This is something that is not easy for men to fully understand especially when viewed through the eyes of those in the in-group. It’s can be difficult for them to empathise with the challenges female mentees face. It can be especially bemusing if they feel that any issues are already being dealt with. Bill Proudman captured this at the JUMP Forum in Brussels last week. Bill is CEO and Founder of White Men as Full Diversity Partners. He talks about the power and impact of being in the ”in-group” and contributing to the dominant culture often times without even realising it.
A mentor could be just what you need to take your career to the next level. Find out more about our Mentoring Services HERE.
Men frequently relate their own relationships with women as wives, partners, daughters, mothers or siblings to the situations of their colleagues and direct reports. This is their frame of reference and their “manscript”. They struggle to connect their personal experience of the workplace to what is happening elsewhere, particularly the two situations are not aligned. This is in the face of extensive research that illustrates otherwise. At times they have a hard time accepting even reputable research projects which might give another perspective, even though the research sample can be many thousands. I am quite often asked for resource lists after training sessions, not because participants want to read more on a topic, but because they doubt my word! This is an experience echoed by many women. Gender first, professional credentials second, is something women encounter frequently.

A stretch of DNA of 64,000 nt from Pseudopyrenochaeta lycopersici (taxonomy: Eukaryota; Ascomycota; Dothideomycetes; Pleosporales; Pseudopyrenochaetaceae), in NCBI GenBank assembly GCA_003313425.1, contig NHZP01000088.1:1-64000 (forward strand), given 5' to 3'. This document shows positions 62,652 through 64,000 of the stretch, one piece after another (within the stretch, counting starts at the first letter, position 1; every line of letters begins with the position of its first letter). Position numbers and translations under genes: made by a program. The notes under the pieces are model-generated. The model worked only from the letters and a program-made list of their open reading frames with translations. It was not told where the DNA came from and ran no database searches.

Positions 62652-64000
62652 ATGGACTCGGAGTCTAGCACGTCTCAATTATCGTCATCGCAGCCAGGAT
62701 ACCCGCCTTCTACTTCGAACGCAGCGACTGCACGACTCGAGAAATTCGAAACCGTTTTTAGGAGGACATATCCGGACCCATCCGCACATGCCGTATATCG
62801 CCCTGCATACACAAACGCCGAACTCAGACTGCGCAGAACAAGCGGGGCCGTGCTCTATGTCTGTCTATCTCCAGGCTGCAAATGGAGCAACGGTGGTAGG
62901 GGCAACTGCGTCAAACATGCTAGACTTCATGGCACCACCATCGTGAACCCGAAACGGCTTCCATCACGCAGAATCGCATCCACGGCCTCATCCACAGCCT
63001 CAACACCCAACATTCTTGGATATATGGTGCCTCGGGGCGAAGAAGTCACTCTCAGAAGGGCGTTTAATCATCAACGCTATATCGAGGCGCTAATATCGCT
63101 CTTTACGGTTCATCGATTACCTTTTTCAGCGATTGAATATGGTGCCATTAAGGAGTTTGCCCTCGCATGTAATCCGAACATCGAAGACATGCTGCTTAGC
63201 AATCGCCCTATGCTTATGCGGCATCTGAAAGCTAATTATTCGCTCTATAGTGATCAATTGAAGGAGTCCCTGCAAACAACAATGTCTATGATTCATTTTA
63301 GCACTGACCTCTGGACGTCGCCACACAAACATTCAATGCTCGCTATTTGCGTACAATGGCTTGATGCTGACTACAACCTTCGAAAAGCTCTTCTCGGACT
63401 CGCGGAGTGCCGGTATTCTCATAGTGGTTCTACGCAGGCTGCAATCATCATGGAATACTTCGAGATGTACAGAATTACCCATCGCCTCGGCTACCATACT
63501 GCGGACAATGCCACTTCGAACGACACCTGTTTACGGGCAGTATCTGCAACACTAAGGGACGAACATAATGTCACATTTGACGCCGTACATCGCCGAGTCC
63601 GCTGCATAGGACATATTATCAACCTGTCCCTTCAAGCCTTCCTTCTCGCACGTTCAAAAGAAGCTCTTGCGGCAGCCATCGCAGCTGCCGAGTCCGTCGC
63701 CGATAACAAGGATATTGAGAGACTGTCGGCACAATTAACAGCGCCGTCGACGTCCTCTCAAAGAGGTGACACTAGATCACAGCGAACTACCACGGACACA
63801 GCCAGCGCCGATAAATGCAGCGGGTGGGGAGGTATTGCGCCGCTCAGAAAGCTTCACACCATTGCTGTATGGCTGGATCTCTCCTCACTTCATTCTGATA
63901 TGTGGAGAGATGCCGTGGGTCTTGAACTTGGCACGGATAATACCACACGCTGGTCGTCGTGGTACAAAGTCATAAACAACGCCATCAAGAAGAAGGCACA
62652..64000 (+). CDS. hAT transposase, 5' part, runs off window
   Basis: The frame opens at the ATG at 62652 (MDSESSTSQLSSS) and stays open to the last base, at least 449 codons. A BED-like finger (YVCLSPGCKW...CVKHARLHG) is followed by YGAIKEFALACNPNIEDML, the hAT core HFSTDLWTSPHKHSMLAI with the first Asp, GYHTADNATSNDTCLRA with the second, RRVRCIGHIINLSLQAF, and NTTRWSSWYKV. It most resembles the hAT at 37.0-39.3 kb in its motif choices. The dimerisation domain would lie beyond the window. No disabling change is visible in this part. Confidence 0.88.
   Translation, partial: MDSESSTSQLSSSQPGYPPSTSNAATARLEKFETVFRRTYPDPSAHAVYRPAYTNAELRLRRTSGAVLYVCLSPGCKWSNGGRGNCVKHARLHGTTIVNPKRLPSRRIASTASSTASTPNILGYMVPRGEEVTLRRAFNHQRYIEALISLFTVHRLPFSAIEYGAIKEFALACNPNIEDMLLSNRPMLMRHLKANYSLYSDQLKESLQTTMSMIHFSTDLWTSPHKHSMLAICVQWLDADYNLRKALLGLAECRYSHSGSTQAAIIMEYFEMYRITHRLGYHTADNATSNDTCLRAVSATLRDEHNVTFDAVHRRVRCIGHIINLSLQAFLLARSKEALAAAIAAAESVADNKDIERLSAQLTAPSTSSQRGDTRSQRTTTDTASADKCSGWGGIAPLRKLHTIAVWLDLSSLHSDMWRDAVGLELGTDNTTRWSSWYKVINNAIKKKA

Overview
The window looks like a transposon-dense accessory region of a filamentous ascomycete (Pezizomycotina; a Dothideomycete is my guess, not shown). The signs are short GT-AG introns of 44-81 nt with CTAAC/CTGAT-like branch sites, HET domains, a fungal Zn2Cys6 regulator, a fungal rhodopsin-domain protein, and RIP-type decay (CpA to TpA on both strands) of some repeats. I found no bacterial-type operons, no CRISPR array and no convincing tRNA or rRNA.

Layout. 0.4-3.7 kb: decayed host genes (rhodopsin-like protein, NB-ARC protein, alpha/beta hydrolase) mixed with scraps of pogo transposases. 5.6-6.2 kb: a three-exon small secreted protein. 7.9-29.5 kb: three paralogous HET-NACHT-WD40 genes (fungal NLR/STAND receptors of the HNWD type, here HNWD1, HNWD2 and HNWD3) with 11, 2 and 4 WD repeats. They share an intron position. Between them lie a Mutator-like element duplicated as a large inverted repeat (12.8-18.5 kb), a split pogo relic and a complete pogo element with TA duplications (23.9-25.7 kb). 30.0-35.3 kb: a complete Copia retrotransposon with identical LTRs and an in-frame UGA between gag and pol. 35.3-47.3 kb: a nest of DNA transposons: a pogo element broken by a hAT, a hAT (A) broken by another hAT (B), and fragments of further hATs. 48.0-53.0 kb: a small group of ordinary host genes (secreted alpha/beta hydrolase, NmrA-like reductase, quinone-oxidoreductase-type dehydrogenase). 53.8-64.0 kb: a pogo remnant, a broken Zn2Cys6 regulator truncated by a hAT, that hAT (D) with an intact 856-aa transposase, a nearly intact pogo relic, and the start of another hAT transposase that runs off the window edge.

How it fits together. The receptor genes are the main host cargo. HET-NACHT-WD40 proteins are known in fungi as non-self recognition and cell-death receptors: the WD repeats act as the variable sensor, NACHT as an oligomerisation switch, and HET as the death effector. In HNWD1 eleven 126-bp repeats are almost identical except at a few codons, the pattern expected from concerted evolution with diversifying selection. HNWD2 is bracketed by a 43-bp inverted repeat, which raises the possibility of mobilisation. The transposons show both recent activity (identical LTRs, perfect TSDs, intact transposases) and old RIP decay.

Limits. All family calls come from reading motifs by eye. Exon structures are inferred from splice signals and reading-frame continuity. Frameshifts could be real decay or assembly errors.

Bill Proudman told 3Plus in 2017 how he dealt with “diversity hostages” which is what he calls men who have a hard time accepting diversity and inclusion issues.